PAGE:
• 1942 August 20
    (b.) - ?


An American computer scientist, born in Bellefontaine, Ohio, his father was Erwin Charles Rulifson and his mother was Virginia Helen Johns. He married Janet Irving on June 8, 1963 and had two children. He graduated with a B.S. degree in Mathematics from the University of Washington in 1966 and he earned a Doctorate in Computer Science from Stanford University in 1973. He joined the Augmentation Research Center, at the Stanford Research Institute (now SRI International) in 1966. He led the software team that implemented the oN-Line System (NLS), a system that foreshadowed many future developments in modern computing and networking. Although Douglas Engelbart was the founder and leader of ARC, his innovative programming was essential to the realization of Engelbart's vision. He was SRI's representative to the "network working group" in 1968, which led to the first connection on the ARPANET. He described the Decode-Encode Language (DEL), which was designed to allow remote use of NLS over ARPANET. Although never used, the idea was that small "programs" would be downloaded to enhance user interaction. This concept was fully developed in Sun Microsystems's Java programming language almost 30 years later. He left SRI to join the System Sciences Laboratory (SSL) within Xerox PARC in 1973. While at PARC, he worked on implementing distributed office systems. He worked for ROLM in 1980 as an engineering manager. In 1985 he joined the company Syntelligence in Sunnyvale, California. He worked for Sun Microsystems Laboratories, in Ivan Sutherland's lab since 1987. Sun was purchased by Oracle Corporation in 2010. In 1990, he won the Association for Computing Machinery's Software System Award for implementing groundbreaking innovations such as hypertext, outline processors, and video conferencing. In 1994, he was inducted as a Fellow of the Association for Computing Machinery.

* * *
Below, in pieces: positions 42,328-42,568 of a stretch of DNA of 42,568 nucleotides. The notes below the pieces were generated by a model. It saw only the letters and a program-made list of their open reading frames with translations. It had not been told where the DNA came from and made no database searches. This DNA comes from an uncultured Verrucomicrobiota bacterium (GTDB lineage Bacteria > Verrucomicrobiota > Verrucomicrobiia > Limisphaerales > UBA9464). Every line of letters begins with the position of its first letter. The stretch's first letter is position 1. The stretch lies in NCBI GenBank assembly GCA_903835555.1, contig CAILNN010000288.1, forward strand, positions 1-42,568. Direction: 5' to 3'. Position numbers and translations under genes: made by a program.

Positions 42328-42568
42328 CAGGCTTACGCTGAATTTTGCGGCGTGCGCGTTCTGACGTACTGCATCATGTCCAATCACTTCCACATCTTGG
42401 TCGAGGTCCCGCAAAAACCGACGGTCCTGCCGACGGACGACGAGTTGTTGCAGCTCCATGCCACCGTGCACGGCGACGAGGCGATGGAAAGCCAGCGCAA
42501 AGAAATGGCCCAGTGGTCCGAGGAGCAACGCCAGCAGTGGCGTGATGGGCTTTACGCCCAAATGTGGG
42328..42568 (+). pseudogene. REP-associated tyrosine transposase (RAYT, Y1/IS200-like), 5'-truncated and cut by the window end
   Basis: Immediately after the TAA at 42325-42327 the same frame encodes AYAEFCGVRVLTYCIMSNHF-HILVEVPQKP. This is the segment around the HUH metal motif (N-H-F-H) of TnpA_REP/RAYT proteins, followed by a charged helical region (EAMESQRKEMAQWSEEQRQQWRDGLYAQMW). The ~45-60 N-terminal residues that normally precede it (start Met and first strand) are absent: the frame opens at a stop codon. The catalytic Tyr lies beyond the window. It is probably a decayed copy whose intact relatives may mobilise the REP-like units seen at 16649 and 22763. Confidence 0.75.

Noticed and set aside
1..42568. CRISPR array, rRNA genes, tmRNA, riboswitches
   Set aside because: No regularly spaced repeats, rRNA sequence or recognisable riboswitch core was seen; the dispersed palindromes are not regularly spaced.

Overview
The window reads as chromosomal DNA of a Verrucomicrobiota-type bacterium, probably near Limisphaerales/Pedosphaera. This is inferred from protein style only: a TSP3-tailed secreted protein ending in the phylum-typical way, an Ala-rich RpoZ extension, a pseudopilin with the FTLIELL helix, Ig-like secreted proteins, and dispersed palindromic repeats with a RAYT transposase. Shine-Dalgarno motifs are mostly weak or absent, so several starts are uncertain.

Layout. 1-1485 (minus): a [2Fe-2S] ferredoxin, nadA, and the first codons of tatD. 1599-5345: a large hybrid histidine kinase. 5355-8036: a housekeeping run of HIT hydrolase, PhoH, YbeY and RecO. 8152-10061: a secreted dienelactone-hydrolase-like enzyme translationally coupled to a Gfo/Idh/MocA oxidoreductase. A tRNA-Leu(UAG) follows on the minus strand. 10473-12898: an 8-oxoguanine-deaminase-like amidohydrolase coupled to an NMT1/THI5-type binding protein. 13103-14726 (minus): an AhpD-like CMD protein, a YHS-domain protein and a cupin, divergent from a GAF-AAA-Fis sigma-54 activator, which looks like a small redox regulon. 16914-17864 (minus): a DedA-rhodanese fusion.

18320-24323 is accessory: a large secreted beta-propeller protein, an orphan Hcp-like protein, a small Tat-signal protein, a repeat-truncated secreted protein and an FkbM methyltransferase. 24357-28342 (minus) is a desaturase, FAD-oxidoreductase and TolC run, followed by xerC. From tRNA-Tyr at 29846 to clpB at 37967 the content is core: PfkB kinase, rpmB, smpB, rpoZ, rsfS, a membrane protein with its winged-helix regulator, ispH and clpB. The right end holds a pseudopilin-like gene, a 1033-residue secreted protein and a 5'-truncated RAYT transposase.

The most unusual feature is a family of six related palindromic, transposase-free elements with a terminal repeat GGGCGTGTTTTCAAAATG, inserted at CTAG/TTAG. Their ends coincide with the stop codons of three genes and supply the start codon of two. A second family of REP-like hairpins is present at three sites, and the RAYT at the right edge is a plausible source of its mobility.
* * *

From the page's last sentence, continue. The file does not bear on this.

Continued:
• Date of Birth:

    1942 August 20
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  • Noted For:

    Leader of the team that implemented the Online System (NLS), foreshadowing future developments in modern computing and networking
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